22:          //resize the map when the browser resizes 
  23:          dojo.connect(map, 'onLoad', function(theMap) { 
  24:            dojo.connect(dijit.byId('map'), 'resize', function() {  //resize the map if the div is resized
  25:              clearTimeout(resizeTimer);
  26:              console.log('resize');
  27:              resizeTimer = setTimeout( function() {
  28:                map.resize();
  29:                map.reposition();
  30:              }, 500);
  31:            });
  32:          });
  33:        }
  35:        dojo.addOnLoad(init);
  36:      </script>

City of Pasadena Interactive Map Enhancements

The enhancements that I’ve been making to the interactive map on The City of Pasadena’s web site went live yesterday!

About the Project

The Google Maps based interactive map was originally developed (by another consulting firm) to help residents identify what neighborhood and city council districts they lived in.  A user entered an address, and the page would display a marker on the map with an info window listing the location’s city and neighborhood council districts.  Below the map the page would show a street view panorama of the location.  The user also had the option of viewing the city council district boundaries on the the map as KML overlays.

The City wanted to enhance the page by also displaying nearby features (such as libraries, transit stations, etc.) on both the map and the list.

Screen shot of The City of Pasadena Interactive Map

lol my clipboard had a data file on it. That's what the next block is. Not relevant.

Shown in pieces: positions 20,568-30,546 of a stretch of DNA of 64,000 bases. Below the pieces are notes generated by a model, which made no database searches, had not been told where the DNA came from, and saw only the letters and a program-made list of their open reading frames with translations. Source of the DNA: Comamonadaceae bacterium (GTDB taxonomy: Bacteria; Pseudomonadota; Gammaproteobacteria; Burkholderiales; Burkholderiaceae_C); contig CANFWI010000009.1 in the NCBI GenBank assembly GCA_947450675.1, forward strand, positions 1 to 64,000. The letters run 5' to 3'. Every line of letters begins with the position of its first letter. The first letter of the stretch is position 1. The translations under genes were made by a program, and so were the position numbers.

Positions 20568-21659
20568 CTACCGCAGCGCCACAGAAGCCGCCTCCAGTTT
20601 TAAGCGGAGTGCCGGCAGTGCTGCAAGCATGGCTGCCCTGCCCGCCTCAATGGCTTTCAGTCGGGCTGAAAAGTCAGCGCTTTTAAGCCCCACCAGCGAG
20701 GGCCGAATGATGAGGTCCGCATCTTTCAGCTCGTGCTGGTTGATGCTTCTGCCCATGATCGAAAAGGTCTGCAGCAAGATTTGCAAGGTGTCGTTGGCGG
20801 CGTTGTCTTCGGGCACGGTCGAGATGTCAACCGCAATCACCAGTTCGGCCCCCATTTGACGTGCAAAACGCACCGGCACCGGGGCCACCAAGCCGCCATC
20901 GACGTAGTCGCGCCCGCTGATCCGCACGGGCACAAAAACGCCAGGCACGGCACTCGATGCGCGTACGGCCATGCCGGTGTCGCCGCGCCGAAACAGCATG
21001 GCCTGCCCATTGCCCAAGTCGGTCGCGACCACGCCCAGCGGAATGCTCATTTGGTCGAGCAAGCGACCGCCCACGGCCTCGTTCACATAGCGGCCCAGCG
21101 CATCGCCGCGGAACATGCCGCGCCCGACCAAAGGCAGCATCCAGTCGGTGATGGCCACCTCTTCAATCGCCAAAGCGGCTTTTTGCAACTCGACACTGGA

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VEMap.Find Returns Italian Location from US Addresses (Los Angeles)?

This one took me a couple of minutes to figure out, so I thought I’d pass it along. Recently I launched an update to an application (in beta) that used the VEMap.Find method to geocode addresses in Los Angeles, CA, but for some reason the results for a few of the addresses would show up somewhere in Italy. Eventually I noticed that this was only happening for avenues (as opposed to streets or boulevards). I realized that our street database used the abbreviation “AV” instead of “AVE” and deduced that there must be an Italian province (Avellino?) that used that abbreviation and the parsing engine behind VEMap.Find must pick that out before the zip code.

My solution was to replace the word “AV” with “AVE” in the address string before passing it to the VEMap.Find function with the following:


So far, so good. I wonder how may more calls to replace I’ll end up daisy chaining on to that before I’m through with this one… Slide Show

My client, Terra Nova Pools, wanted to add a new page to their site that would display a looping slide show of before and after pictures of their clients’ pools. I decided to implement this page using this solution that relies on the javascript library to fade a series of div tags in and out sequentially. The solution worked well with the exception of one small glitch – the screen seemed to jump between slides in FireFox (see comments on page above). I solved this by setting the position attribute for all slide divs to absolute with the following line of css:

div.slide { position: absolute; }

You can see the results at:

I chose this solution because I knew I could rely on the library to support a wide array of browsers as well as allow me to use web standards to ensure that the page would degrade nicely for users on mobile devices or older browsers. I had previously used Dynamic Drive’s ultimate fade in javascript slide show for the site’s home page, but that did not work at all in Safari and required defensive coding to be able to degrade nicely.